Questions to Ask Prior to Starting Autism Spectrum Therapies
If you’re new to behavior therapy, it can be intimidating to think of interviewing a company or therapist. You may feel inadequate because you don’t know what questions to ask. However, you have every right to ask questions, and you should. You should feel satisfied with the answers and get a good understanding of their experience and how it relates to your child’s needs. Here are a few questions you should ask a company or therapist prior to starting autism spectrum therapies:
- What are your credentials?
- Please explain what those credentials mean (if you’re unfamiliar with those credentials)
- How long have you been working with autistic children?
- What kinds of behavioral challenges have you had experience with?
- Have you worked with children that have similar issues to those my child has?
- Describe what that experience was like? What challenges did you have? How did you handle them?
- What credential level therapist will be working with my child?
- What are your expectations of me as a parent?
- What’s the protocol if I’m concerned about the way therapy is going?
What should I expect?
Behavior therapy usually starts with an Assessment. The purpose of the assessment is to get an idea of what the problem behaviors are and what motivates those behaviors. The lead analyst, otherwise known as a Board Certified Behavior Analyst (BCBA) would conduct the assessment and oversee all aspects of therapy. After the BCBA completes the assessment, ongoing therapy follows.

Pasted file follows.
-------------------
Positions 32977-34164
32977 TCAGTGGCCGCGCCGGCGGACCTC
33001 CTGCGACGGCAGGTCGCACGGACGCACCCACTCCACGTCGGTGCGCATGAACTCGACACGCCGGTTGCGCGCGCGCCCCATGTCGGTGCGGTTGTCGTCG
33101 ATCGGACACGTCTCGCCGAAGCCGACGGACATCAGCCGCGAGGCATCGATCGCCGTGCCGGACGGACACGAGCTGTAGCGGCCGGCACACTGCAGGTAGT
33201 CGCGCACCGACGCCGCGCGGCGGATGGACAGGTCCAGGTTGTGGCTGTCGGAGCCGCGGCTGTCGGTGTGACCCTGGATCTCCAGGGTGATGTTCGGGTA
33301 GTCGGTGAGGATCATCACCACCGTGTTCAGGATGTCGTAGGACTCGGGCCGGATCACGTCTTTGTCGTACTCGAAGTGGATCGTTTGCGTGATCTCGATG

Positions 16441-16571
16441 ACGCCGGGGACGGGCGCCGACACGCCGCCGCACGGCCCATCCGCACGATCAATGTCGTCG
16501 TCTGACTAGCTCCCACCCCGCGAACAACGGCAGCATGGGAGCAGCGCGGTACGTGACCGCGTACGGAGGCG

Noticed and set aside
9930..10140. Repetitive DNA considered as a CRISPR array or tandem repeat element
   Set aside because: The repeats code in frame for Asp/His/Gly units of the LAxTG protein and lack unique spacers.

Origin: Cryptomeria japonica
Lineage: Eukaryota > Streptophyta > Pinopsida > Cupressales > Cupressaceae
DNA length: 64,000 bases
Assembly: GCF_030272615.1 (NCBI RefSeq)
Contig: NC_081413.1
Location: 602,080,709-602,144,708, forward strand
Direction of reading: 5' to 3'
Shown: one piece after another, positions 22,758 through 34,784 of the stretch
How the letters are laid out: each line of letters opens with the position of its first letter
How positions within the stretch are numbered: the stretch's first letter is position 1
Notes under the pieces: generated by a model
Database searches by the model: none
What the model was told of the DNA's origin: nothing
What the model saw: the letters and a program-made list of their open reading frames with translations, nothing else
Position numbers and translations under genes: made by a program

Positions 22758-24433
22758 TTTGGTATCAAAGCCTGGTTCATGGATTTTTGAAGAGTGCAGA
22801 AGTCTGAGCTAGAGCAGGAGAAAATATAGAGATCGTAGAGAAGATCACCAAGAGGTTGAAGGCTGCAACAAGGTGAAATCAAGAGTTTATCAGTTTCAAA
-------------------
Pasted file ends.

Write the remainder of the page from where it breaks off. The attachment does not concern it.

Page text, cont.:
Depending on how the lead analyst sets up therapy services, the BCBA may not necessarily be the only one conducting therapy sessions. The lead analyst has many jobs and will often utilize a Registered Behavior Technician (RBT) to assist with the provision of therapy. The RBT is usually a training technician working towards gaining board certification.
Know that finding a therapist that’s a good fit isn’t always easy. Be aware that each therapist will work a bit differently. You can always test and evaluate how different therapists work with your child. Despite that, there are some basic things to expect from therapy. The therapist should:
- Collect, compile and report data on your child’s progress
- Regularly communicate with you on how therapy is progressing
- Conduct parent training
- Have regular direct contact with the child
- Adjust procedures/strategies as needed depending on data trends
- Provide treatment in settings where the problem behaviors are occurring
These are just a few of the core things to look for that are specific to autism spectrum therapies.
Autism spectrum therapies can be a tremendous benefit. One part of it is finding a good therapist. The other is how well you apply the strategies you’ve learned. And if you do this well, it’ll only be a matter of time before you see significant improvements!
If you have any questions or concerns, feel free to visit eduAUTISM.com, where you can access a host of resources. You can also schedule a consultation call by clicking here. Thanks for visiting!
A.D. Daisley holds a Masters Degree from the University of Central Florida and has been working in the field as a Behavior Analyst since 2005. He has provided services to children and adults with varying diagnoses such as autism, mental retardation, and attention deficit hyperactivity disorder (ADHD). His scope of experience also includes coordinating therapy to individuals and families in conjunction with other supports including School Teachers, Adult Day Training Facility Staff (ADT’s) and Speech/Occupational therapists. He is the Director and Behavior Analyst at Alternative Outcomes since 2007. A.D is also the Director of Creátre, a non-profit organization that uses the arts for the purpose of skill training, outreach and to display community leadership.